A higher voice For the Jewish High Holy days, starting with Rosh Hashanah Sept. 15, and lasting until Yom Kippur, Sept. 25, Temple Beth Israel welcomes guest cantorial soloist Menorah Winston. Winston, a soprano, is filling in for Joseph Spinella, who has resigned from his position as cantor and music director to pursue other interests. Spinella, a tenor, was involved with the temple for 15 years, and was cantorial soloist for nine years. Winston brings her own experience as a soloist, holds three master’s TURN TO OUR TOWN, PAGE 2A
Arts & Entertainment . . . . . . . . . . . . . . .1B Bridge . . . . . . . . . . . . . . . . . . . . . . . . . . . . .12C Real Estate . . . . . . . . . . . . . . . . . . . . . . . . . .4C Cops Corner . . . . . . . . . . . . . . . . . . . . . . . .11A Classifieds . . . . . . . . . . . . . . . . . . . . . . . . .13C Crossword . . . . . . . . . . . . . . . . . . . . . . . . .19C Opinion . . . . . . . . . . . . . . . . . . . . . . . . . . . . .6A Sports . . . . . . . . . . . . . . . . . . . . . . . . . . . . . .8C Store Around the Corner . . . . . . . . . . . . . . . .5C Weather . . . . . . . . . . . . . . . . . . . . . . . . . . . .9C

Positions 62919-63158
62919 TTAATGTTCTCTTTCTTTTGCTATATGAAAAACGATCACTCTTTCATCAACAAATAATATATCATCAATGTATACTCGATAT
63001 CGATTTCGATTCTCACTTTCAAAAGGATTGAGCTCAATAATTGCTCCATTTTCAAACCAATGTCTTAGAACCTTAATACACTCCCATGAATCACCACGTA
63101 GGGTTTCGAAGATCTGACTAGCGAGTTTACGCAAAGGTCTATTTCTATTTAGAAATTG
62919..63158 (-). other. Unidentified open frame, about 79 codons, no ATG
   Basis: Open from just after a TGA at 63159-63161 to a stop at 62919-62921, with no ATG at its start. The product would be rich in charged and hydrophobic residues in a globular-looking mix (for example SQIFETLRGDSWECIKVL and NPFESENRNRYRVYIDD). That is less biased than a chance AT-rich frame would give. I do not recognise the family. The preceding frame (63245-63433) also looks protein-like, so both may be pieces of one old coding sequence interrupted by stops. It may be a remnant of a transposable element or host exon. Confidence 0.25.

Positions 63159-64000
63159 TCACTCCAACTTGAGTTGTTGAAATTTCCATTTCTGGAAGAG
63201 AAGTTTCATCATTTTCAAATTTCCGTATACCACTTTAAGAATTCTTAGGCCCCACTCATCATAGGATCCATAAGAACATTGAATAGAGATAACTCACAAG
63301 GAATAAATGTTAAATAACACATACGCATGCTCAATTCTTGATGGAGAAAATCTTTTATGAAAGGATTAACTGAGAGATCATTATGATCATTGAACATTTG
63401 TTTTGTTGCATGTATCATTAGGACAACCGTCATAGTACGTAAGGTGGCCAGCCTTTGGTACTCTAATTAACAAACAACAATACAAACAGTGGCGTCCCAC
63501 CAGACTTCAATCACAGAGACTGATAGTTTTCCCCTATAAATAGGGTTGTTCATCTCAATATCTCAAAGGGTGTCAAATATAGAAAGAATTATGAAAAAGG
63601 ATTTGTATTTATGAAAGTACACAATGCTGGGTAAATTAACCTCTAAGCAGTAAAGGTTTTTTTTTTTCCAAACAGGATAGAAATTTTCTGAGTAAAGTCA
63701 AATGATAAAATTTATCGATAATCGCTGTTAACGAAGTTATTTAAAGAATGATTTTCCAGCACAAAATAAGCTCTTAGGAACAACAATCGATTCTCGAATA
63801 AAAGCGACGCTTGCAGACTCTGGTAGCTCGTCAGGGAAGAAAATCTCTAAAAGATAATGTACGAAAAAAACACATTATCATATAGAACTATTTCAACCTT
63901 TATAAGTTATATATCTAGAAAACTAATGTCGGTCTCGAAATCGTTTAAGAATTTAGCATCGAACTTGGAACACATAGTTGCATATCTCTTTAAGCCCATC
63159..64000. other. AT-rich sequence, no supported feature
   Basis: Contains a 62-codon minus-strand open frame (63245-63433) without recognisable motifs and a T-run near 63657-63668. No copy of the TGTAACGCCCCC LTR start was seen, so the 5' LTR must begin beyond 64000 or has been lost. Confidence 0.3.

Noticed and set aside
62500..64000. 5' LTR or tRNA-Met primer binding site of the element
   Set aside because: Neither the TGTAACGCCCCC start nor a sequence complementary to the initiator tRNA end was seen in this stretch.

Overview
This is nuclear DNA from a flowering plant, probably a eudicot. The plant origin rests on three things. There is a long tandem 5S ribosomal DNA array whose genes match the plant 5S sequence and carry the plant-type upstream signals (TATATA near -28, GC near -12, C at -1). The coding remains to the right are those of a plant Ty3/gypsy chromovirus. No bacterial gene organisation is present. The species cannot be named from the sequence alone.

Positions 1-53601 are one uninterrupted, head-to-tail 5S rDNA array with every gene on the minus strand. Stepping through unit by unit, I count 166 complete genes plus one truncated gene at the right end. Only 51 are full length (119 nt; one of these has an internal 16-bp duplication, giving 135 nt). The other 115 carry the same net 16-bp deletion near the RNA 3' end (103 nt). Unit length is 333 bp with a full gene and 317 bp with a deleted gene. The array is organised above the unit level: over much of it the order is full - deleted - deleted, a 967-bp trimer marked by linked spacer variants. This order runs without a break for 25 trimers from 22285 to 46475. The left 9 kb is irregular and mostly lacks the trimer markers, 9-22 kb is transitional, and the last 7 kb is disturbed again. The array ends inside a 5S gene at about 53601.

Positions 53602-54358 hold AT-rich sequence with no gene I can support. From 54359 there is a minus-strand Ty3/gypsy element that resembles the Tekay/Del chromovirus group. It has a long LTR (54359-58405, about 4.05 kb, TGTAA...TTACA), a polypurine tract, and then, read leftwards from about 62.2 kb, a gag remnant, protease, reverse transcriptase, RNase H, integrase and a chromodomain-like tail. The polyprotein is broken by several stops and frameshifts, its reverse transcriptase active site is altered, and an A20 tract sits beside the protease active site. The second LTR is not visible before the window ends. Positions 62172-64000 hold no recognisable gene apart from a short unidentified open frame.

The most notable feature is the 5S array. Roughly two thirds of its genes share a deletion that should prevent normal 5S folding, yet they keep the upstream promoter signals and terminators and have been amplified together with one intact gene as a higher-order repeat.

Vol. 26, No. 10 Three sections
RS A E Y
Vashti Braha picks up her son, Julian Braha, from the bus stop in the Village with a kayak. The streets in the area flooded Sept. 15. from Hurricane Ivan’s storm surge. “I thought it would be fun to paddle home,” Braha told her son. Luckily, the water began receding from the streets after the tide went out.
Ivan floods parts of Key BY ISABELLE GAN Staff Writer